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What It’s Like Traveling In Europe Right Now

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Europe is a popular destination for American tourists. It’s home to some of the most famous landmarks in the world like the Eiffel Tower, The Roman Coliseum, The Brandenburg Gate, and more. As popular as Europe is for tourism, it has been very hard for Americans to enter the continent for the last couple of years due to strict COVID restrictions. Finally, it seems like Europe is opening up to full capacity with a few caveats. Some countries are a bit more relaxed than others and it’s not always clear what rules you have to follow where. 

EU Flags

Let’s run through a few European countries that have vastly different COVID and travel restrictions, even though they might be neighbors…


Make sure you have your KN95/FFP2 mask ready when you visit Austria because they strictly observe their masking rules. Masks are still required everywhere in Austria and it’s very rare to see this rule not followed. Proof of vaccination is required to eat anywhere (even outside). The good news is, the CDC white card is accepted but expect a few strange looks from waiters while they decipher the handwritten proof. Entry into Austria is a breeze if you’re vaccinated, if you are not…there are stringent testing rules that apply. You can find out more here.

Restaurants, bars, and cafes are open throughout the country with limited restrictions in place as far as capacity. Austria still feels like it is very much in the midst of a pandemic. 

Vienna from Above


Slovenia was one of the first countries in Europe to drop all of its entry requirements. At the time this was unheard of for the continent. This makes entering Slovenia feel like it was before the pandemic. Masking is still technically required on transit but not 100% observed. Overall, traveling through Slovenia feels much like it did before the pandemic.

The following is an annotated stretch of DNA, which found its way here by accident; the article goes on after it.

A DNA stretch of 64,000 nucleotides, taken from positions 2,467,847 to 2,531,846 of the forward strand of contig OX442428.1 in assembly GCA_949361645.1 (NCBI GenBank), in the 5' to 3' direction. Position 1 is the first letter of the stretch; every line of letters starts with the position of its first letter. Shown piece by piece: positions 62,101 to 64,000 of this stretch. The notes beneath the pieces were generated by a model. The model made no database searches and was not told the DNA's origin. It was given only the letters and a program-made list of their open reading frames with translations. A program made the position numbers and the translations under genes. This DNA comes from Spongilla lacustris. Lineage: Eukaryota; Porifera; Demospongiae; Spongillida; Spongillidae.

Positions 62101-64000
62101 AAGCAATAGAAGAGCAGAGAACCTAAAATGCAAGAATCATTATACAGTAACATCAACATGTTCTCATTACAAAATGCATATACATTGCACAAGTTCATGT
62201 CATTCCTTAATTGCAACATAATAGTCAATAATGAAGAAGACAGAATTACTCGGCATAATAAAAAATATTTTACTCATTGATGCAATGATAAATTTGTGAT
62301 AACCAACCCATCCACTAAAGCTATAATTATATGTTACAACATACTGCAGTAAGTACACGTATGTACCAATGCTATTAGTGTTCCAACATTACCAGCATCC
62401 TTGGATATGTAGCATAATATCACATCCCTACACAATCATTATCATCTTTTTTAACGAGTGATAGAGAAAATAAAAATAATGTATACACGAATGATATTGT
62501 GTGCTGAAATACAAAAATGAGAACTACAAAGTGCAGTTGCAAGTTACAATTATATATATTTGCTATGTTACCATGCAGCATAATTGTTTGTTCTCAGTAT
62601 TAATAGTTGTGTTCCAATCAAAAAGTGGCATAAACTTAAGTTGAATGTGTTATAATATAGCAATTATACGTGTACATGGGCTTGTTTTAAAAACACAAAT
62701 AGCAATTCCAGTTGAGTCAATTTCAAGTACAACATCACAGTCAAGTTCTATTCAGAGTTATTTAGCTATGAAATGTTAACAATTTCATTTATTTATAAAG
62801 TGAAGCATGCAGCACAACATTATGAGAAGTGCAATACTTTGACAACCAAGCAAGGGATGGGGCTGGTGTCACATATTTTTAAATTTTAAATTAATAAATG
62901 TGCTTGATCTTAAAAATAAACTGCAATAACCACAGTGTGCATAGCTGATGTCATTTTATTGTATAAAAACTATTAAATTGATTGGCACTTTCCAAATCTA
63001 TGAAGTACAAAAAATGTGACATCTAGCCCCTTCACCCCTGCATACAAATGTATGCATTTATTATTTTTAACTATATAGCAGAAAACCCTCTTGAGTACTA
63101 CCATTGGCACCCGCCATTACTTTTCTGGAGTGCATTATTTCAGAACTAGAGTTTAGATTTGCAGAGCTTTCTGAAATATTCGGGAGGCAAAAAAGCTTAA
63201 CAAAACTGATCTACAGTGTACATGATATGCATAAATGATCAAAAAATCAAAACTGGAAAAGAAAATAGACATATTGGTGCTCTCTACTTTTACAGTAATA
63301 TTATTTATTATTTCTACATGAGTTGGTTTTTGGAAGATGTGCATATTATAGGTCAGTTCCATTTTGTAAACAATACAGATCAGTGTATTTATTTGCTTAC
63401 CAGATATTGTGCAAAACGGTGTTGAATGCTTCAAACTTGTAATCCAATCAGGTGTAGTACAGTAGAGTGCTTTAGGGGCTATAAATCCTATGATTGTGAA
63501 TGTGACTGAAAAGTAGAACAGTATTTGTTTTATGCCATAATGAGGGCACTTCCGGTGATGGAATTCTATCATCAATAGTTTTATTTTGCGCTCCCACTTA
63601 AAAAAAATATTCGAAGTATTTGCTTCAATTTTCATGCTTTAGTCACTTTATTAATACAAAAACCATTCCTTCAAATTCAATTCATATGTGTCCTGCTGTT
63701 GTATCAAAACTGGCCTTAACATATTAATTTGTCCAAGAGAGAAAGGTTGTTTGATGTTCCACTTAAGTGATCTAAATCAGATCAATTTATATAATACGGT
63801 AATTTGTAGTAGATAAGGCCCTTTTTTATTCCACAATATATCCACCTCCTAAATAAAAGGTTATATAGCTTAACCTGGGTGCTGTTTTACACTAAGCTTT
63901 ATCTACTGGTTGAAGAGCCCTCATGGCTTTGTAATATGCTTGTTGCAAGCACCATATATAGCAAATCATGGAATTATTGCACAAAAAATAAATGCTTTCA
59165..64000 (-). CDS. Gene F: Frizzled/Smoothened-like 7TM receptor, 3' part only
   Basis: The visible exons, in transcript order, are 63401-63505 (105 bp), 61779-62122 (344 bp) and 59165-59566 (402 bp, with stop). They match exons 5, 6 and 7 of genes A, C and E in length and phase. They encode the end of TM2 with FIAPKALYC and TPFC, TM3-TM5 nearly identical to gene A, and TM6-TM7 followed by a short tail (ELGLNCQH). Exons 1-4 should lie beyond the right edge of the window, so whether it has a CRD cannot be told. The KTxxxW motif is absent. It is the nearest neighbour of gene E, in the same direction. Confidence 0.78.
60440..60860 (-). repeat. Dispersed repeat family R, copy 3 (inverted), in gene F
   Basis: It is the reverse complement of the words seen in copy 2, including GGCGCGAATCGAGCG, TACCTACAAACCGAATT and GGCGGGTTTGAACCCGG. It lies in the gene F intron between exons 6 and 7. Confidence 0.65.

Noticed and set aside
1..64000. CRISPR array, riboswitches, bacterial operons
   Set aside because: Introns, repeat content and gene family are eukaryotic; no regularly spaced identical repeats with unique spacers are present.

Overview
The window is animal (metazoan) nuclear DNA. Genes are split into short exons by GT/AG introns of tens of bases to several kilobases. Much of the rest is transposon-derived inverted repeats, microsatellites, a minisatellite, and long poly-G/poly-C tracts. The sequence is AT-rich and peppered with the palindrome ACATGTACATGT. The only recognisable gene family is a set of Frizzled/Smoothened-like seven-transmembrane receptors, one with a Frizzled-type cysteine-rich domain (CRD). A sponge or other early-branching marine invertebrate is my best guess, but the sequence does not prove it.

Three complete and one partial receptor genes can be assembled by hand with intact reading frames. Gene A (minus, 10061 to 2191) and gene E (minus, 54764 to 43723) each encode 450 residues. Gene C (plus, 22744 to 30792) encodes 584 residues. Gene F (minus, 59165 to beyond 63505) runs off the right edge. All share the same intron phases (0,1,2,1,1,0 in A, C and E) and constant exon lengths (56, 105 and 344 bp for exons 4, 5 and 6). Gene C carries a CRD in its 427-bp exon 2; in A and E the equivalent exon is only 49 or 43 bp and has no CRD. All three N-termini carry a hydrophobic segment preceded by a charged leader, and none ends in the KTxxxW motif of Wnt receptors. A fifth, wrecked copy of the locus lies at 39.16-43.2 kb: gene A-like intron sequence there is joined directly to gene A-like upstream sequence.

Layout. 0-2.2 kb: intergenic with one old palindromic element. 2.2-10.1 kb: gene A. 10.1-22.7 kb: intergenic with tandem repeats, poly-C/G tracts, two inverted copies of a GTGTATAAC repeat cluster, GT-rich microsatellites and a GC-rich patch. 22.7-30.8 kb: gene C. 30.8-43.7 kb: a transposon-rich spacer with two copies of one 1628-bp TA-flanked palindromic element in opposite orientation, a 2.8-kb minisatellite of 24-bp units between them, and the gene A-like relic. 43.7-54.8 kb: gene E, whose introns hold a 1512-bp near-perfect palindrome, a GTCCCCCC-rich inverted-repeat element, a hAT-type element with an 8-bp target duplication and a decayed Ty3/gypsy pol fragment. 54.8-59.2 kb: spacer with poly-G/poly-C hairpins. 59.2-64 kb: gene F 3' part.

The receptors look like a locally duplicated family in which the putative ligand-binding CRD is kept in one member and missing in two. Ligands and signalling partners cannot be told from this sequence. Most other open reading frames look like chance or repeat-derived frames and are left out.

River in Slovenia


If you take the above two examples and combined them…you get Germany. As of this past Friday, masks are no longer required anywhere but the public continues to wear them. In fact, large activism groups and NGOs have come out against the repealing of the mask mandate, citing some of the surges caused by the new variant.

castle in Germany

Besides the gray area surrounding masks, Germany is largely finished with pandemic restrictions. Proof of vaccination is no longer required anywhere and large events are being allowed to take place again. Entering the country can be tricky if you are unvaccinated though as you’ll need to prove that you have a reason to visit. 


The above three countries are all located within the Schengen Area. Meaning that once you're in one of them, you can enter the rest without going through border control. Think of driving from state to state in the U.S. Now let’s take a look at a country outside of this visa area.  

Croatia has been an interesting example of pandemic rules. The country was one of the first to reopen to Americans in the summer of 2020. It became a hotspot for tourism of all kinds because of the diversity of destinations within the country. Whether you want a beach vacation or to explore a picturesque European city, Croatia has it all.